The legion of the Imperial period, which had developed from the legion of the Marian reforms was, tactically and administratively, a self-contained military organization. Internally, the legion was divided in many ways. Duty rosters and administrative procedures were subject to strict regulations, as well as the complicated principles of promotion within a sometimes inscrutable hierarchy (v. Domaszewski 1967). After the military reforms of Marius around 100 BC, professional soldiers who already had Roman citizenship upon entry into the force served in the legion. From then onwards, the tactical basis was the cohort, a subunit of about 500 men, which was further divided into six centuries of 80 combat troops. Each legion consisted of ten cohorts, around 5500–6400 men, with (probably only from the Flavian period) the first cohort, as the leading subunit about twice the size of the others, with c.800 men. But the actual strength of a legion would rarely have matched the nominal strength. Following H. von Petrikovits (1975), the latter can be simplified as follows (* = pure estimates).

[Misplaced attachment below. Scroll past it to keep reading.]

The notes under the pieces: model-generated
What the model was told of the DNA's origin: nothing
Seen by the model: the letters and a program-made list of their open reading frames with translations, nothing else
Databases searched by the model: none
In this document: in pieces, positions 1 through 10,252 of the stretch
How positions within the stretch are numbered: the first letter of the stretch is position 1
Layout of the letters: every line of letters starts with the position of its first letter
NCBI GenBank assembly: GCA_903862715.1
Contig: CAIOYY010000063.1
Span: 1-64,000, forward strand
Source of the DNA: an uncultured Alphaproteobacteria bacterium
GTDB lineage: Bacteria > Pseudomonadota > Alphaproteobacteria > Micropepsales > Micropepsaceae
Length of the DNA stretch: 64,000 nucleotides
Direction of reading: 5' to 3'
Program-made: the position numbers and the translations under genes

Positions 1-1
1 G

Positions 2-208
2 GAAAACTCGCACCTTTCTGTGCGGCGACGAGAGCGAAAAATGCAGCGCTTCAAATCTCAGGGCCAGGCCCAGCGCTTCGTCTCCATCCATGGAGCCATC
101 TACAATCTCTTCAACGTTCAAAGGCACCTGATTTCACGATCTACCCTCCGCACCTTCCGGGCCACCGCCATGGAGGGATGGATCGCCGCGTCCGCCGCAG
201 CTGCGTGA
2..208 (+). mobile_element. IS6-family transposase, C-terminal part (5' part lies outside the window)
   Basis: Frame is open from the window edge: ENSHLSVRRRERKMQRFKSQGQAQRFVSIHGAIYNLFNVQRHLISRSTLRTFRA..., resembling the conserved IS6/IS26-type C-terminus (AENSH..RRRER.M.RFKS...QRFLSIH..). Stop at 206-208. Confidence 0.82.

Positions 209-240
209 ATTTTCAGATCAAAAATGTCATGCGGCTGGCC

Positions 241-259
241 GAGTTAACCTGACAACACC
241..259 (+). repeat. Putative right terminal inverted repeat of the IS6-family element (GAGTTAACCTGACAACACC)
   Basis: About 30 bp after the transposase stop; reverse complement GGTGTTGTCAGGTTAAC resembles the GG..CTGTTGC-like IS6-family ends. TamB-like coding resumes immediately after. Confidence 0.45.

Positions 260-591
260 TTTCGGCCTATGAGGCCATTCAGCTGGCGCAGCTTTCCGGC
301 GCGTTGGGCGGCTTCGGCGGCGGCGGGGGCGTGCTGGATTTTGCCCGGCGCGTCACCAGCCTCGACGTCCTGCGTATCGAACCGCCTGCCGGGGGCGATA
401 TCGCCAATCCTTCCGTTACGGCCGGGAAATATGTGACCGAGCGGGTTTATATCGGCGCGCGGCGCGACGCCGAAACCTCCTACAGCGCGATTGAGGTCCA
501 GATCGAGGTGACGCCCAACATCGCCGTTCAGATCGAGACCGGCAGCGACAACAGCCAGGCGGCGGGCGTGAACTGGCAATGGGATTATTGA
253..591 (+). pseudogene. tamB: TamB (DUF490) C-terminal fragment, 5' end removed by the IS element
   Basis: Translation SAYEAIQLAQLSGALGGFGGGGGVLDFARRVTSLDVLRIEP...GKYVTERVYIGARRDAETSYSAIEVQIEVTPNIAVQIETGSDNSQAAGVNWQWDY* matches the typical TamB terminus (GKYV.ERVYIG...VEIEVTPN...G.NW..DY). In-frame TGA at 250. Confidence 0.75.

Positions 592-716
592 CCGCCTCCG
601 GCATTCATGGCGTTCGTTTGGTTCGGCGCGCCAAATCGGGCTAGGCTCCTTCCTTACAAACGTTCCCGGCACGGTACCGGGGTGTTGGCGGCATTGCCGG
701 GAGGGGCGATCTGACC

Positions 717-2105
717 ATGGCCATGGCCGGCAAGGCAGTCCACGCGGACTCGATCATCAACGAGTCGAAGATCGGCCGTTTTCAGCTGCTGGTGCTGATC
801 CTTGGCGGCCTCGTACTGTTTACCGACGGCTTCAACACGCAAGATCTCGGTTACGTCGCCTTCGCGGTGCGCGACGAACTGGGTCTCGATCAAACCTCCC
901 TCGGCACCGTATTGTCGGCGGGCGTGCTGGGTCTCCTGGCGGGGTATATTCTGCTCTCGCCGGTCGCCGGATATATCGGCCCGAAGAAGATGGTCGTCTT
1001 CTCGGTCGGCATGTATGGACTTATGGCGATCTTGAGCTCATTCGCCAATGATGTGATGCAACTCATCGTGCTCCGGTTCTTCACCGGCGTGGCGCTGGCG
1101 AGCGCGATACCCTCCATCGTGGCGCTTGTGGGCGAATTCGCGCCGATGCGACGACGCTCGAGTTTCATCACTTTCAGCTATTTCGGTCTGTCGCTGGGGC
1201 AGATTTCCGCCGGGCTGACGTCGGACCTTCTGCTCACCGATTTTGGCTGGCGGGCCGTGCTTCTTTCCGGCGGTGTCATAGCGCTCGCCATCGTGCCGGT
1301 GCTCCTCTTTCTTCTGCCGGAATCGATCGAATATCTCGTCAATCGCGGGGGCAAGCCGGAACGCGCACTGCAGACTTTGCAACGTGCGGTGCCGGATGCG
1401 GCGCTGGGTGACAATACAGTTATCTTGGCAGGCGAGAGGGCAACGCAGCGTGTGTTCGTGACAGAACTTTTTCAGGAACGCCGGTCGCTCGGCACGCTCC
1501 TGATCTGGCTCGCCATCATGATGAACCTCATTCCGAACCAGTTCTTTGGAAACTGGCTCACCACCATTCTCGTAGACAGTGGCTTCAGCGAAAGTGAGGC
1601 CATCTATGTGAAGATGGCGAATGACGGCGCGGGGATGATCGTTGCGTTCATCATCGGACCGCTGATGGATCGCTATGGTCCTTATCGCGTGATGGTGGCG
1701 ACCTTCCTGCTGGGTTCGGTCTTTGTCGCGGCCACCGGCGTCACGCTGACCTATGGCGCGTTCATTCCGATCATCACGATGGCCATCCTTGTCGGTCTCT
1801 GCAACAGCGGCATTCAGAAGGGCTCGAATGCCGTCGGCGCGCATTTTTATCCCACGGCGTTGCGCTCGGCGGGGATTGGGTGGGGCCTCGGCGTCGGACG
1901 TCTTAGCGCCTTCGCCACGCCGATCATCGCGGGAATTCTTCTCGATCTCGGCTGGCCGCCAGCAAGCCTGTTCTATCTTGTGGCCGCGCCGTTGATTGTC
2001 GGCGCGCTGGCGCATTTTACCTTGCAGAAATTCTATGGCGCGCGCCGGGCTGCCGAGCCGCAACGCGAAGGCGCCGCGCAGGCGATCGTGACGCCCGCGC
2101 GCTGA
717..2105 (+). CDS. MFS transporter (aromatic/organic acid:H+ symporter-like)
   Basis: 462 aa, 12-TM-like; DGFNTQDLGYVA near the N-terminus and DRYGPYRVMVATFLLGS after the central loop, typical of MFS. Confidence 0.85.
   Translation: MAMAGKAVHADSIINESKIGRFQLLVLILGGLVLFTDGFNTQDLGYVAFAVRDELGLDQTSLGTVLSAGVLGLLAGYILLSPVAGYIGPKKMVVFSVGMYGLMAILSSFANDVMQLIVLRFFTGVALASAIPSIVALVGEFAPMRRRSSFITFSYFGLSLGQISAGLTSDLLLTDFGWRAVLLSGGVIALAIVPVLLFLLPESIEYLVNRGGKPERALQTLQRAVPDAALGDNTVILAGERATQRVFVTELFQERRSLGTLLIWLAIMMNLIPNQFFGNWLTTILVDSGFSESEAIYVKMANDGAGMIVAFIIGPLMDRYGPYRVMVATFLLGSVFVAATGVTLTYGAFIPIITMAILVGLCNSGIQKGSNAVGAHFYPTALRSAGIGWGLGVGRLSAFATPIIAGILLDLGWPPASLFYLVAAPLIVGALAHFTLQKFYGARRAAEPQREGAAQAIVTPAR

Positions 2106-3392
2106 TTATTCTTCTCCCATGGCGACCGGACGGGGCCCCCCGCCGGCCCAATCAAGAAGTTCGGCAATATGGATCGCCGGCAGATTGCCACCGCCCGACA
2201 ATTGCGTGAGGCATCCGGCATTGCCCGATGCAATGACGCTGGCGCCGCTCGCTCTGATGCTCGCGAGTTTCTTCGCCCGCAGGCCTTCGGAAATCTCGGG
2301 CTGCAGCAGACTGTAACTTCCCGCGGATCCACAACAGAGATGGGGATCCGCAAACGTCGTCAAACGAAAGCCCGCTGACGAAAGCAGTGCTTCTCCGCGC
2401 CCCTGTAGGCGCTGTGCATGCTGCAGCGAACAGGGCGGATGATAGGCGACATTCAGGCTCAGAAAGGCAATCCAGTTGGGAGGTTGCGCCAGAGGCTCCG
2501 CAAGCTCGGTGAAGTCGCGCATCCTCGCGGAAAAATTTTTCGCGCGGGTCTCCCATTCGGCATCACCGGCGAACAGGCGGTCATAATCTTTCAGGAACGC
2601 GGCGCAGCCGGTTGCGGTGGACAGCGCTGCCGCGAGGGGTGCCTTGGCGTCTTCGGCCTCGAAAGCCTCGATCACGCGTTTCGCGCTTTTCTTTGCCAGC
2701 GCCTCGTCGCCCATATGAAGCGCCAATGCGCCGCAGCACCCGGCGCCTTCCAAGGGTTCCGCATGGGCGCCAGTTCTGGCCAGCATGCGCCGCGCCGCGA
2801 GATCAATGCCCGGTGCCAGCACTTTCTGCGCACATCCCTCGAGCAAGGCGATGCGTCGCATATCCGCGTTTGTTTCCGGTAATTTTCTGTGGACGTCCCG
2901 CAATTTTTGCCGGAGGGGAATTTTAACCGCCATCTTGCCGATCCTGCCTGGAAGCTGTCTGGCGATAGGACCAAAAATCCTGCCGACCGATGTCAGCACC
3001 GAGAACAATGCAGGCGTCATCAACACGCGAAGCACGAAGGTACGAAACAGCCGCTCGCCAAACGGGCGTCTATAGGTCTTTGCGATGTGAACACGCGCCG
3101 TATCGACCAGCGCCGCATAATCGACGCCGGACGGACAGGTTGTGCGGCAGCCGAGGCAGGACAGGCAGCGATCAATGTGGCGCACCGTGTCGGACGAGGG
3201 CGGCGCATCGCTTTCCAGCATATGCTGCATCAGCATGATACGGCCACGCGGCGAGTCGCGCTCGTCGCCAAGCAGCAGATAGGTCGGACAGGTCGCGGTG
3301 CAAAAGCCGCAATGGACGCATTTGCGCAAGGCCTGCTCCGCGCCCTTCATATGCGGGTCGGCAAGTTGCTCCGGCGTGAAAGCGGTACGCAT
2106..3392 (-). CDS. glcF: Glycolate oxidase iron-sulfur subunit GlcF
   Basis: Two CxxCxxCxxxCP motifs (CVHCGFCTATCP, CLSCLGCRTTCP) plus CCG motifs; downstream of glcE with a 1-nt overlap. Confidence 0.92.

One should not assume that all soldiers of a legion always stayed in camp in peacetime, for several hundred soldiers were assigned to special duties and were often based far outside their garrison sites.
Among the soldiers of a legion, there were some 5,000 men serving as combat troops. Most were employed as ‘common’ infantrymen, as milites gregarii. They were enrolled in the legion between 17 and 20 years of age, most having previously learned a craft. They now had every chance to advance in the complicated promotion system of the Roman army. The normal period of service for legionary soldiers was 20 years; an honourably discharged veteran then remained with his unit for a further five years (veteranus sub vexillo). After 25 years of service, he was able to return to civilian life with a pension (praemia militiae), which consisted of cash and/or a land grant. At least in theory: in the early Imperial period there were repeated problems of mutiny, because soldiers were not released on time, but were forced to serve for longer. But it was also possible to continue to serve as a volunteer (voluntarius). The veteran with regular service proudly stressed that he was a missus honesta missione, ‘dismissed with an honourable discharge’. There were also premature retirements as a result of disease (missio causaria) or even dishonourable dismissal from the army (missio ignominiosa).